British Apathy/Bad Press
Amid political tensions, strategic dissent, and internal military strife stood the British press. With no shortage of stories to cover, several London media outlets reported on many of the disheartening developments taking place at both home and abroad. Hard-hitting stories produced a unique sort of reciprocating discontent among politicians, military leaders, and the general public.
Growing apathy and disapproval of the war in North America, for example, prompted reporters to cover political and strategic mistakes that, in turn, fueled even more antiwar sentiments. Partisan journalists, often competing for the next big headline, supported their political patrons by running hit pieces that exacerbated an already volatile situation.
Solomon M. Lutnick, was one of the first academics to seriously investigate the impact of British journalism on the outcome of the war. In his 1964 article, “The Defeat at Yorktown,” he shares an interesting episode where several British papers elevated General Cornwallis to celebrity status in the eyes of eighteenth-century Londoners. Period newspapers painted the general as the Crown’s last, great hope for victory in the colonies by embellishing many of his exploits during the closing years of the war. Such media campaigns had the unintended consequence of alienating Cornwallis from his political and military superiors, who were quick to lay blame on the Earl after Yorktown.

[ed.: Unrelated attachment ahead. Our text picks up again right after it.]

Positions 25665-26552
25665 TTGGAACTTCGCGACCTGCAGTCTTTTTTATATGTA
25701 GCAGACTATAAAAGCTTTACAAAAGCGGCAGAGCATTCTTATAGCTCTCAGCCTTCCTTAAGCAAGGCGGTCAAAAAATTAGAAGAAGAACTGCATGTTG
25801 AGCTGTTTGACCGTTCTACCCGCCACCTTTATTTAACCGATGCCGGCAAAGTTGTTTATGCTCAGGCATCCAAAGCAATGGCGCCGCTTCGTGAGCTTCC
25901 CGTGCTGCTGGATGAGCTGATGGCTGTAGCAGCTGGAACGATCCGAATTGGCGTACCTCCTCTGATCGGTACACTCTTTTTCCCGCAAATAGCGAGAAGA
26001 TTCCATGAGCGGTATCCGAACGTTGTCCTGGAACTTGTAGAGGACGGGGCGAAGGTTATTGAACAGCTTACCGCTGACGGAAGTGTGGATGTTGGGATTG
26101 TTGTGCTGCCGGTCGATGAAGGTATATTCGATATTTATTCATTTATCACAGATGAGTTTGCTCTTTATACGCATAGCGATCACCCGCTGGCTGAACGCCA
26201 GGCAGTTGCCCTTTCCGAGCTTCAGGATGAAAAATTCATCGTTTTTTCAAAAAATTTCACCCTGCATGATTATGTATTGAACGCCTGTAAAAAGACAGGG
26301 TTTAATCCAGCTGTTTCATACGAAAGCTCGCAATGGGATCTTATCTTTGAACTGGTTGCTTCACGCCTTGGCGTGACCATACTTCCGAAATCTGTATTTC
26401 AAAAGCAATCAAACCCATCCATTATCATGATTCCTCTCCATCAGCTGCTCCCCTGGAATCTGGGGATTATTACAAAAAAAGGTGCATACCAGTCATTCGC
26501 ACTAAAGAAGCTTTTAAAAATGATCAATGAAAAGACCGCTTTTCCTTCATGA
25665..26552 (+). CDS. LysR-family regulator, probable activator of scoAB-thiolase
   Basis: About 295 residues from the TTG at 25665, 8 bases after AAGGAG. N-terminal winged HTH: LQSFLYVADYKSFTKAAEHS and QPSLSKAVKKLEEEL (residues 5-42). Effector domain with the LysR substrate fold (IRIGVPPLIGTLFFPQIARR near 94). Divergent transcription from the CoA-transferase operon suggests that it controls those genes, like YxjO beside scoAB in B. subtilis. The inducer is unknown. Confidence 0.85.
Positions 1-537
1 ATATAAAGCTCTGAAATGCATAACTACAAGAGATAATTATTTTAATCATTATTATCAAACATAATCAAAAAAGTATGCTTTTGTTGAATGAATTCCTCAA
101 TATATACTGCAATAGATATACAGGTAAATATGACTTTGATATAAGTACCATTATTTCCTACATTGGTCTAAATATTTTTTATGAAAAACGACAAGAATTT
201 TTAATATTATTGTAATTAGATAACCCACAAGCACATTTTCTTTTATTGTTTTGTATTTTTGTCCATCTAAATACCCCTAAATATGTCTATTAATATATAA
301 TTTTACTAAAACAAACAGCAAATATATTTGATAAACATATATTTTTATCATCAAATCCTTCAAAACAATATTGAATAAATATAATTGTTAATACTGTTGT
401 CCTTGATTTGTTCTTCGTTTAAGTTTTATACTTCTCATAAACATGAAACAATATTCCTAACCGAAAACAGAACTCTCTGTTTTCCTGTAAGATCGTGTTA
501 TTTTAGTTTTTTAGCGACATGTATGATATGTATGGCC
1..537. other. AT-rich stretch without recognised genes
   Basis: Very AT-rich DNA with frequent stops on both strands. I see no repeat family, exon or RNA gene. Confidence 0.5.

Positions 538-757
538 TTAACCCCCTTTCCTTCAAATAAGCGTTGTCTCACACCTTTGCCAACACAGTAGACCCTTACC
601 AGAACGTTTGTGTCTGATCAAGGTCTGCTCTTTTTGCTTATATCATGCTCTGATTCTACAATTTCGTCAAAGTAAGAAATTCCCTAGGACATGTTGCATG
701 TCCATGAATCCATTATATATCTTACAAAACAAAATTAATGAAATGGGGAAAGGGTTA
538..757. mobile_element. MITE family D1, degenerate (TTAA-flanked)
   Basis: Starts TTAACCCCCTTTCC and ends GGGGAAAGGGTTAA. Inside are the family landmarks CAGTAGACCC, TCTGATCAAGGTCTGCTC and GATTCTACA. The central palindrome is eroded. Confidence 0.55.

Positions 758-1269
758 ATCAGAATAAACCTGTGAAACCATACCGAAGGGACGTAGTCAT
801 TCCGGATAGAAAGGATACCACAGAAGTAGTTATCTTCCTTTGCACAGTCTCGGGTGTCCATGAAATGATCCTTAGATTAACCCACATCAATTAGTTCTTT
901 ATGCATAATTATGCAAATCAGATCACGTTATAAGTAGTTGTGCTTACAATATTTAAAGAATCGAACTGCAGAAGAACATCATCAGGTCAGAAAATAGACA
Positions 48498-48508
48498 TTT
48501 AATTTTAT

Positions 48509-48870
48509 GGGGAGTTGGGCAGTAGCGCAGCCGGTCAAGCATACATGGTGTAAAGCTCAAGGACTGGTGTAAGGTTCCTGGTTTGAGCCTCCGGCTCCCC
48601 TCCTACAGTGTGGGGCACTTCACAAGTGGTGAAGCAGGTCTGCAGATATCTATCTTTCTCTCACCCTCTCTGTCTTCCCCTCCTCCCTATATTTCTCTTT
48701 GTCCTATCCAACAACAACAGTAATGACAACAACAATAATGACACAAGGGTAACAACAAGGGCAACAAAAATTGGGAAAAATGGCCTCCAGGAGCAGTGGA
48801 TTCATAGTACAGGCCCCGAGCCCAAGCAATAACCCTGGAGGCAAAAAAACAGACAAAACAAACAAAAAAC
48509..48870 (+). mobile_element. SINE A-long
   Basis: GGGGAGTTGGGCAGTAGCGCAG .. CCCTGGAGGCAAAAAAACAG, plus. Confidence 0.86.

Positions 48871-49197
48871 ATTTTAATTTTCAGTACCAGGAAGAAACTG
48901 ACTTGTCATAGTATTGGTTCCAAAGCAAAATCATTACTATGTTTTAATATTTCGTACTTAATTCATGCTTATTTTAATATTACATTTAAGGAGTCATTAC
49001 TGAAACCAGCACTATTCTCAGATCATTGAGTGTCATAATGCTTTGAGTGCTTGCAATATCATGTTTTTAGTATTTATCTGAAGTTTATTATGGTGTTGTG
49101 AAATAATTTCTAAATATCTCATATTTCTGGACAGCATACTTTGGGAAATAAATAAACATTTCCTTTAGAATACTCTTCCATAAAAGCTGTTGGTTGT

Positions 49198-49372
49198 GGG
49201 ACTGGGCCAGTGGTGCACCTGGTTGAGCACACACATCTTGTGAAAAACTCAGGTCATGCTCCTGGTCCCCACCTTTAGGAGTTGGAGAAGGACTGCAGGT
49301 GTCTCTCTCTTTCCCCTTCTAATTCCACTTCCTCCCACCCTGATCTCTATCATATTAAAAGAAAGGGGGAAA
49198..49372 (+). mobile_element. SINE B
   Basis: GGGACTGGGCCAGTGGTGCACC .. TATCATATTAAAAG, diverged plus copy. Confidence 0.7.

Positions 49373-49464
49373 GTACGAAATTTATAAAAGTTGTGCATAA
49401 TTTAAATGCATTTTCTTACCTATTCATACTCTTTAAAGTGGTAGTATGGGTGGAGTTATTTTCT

In the end, it was the Morning Herald that reported the gradual decline and downfall of British forces near the close of the war. Despite the paper’s fierce loyalty to the incumbent First Lord of the Admiralty, John Montagu, the writing was on the wall. In November of 1871, the paper reported that just over 2,000 French troops landed in Virginia. A week later, Herald reporters raised the number to nearly 3,000. The pro-Tory periodical finally capitulated by releasing word that a French blockade had cut off Cornwallis and his men at Yorktown, who were forced to surrender, which presaged the end of the war.